The expansion, which exceeds Government targets, will cost taxpayers pound;113 million in start-up costs in each of the next three years and take the annual cost of the flagship programme to pound;373m.
The Specialist Schools Trust predicts 500 successful applications each year to 2006 after receiving a record 781 bids this year.
It expects there will be 2,963 specialist schools - 93 per cent of 3,200 eligible secondaries - by September 2006, beating the Government target by almost 1,000.
The prediction comes as the Prime Minister and Charles Clarke, the Education Secretary, set out radical measures to raise education standards in London.
The plans include building at least 20 new specialist schools, 30 academies and up to 20 sixth forms or sixth-form centres. Many will replace existing schools. At least 10 - seven of which will be academies - will serve the five most deprived boroughs in the capital: Hackney, Haringey, Lambeth, Islington and Southwark.
Last year ministers set up a pound;3m annual hardship fund to make it easier for schools to find sponsors to bid for specialist status and lifted a pound;150m cap on its own funding. Each specialist school must raise pound;50,000 in sponsorship but will receive a one-off pound;100,000 capital grant together with an annual top-up grant of pound;126 per pupil.
Sir Cyril Taylor, trust chairman, said the increase in specialist schools would lead to a substantial rise in educational standards.
"The record of specialist schools in raising standards makes us optimistic that when most, if not all, schools are specialist then the same success will be achieved across the sector," he said.
Research by David Jesson of York university, based on prior pupil attainment levels, found that specialists have higher than expected percentages of pupils gaining five A* to C GCSEs.
But MPs on the House of Commons education select committee have criticised the specialist schools programme for offering poor value for money. Barry Sheerman, the committee chairman, said he wanted to see careful evaluation to ensure that specialists' success was not just a blip but that they offered consistent improvements.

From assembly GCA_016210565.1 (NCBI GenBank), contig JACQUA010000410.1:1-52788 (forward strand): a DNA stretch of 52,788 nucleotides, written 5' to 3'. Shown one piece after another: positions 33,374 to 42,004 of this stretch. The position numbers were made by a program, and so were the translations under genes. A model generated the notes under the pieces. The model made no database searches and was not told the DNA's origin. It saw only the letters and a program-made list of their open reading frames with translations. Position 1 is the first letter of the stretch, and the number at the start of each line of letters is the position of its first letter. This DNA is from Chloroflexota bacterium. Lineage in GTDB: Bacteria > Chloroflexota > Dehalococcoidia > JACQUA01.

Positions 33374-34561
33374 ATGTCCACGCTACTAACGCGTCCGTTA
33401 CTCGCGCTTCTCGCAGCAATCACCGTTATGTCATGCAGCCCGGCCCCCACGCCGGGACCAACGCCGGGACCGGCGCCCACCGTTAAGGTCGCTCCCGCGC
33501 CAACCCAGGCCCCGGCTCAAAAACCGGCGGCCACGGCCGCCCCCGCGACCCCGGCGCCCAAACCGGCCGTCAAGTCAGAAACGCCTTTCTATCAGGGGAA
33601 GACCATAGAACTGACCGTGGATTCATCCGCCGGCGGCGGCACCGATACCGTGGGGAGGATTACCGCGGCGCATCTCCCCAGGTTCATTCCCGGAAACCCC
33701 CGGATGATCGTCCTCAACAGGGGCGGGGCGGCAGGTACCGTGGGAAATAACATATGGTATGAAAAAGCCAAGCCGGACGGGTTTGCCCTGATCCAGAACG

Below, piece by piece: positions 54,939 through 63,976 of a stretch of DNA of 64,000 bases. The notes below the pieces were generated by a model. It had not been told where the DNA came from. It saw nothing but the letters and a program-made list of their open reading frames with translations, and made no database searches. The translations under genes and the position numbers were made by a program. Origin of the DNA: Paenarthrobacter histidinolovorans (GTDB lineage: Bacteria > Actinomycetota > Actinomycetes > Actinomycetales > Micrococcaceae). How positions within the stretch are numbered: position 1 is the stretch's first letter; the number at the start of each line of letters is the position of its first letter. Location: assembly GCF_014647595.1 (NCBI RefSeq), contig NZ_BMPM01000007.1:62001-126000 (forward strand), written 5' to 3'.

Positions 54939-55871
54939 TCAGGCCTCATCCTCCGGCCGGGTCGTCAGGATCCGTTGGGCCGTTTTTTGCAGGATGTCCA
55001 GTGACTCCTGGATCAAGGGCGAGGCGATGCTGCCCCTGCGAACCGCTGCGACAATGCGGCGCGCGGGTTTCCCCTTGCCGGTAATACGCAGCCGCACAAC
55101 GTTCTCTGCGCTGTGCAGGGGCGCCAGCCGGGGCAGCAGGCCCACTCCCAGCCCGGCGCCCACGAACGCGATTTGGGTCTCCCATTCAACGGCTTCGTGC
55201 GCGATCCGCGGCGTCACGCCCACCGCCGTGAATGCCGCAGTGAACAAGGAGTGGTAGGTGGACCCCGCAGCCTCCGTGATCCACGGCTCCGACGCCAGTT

Sir Cyril revealed that the rules were likely to be changed to make it easier for more schools to take up dual specialisms from one of the present 10. "In 10 years' time the vision is of an entirely specialist system of schools with comprehensive intakes working together in partnership so that pupils could stay in an area and pick the specialism of their choice," he said.
This week Brent Davies, director of Hull university's international leadership centre, warned the Girls' Schools Association's conference that specialist schools represented the greatest threat to the independent sector. "Specialist schools will become selective and therefore change the nature of the school system. They will make it less equitable," he said.
There are currently 1,463 specialist schools covering around 46 per cent of secondaries. They can select 10 per cent of their pupils, according to aptitude, but Sir Cyril said only 6 per cent did.
He expects the majority of the 7 per cent who are not specialist by 2006 to be in special measures or have serious weaknesses or be generally under-performing.
Matt Buck, 31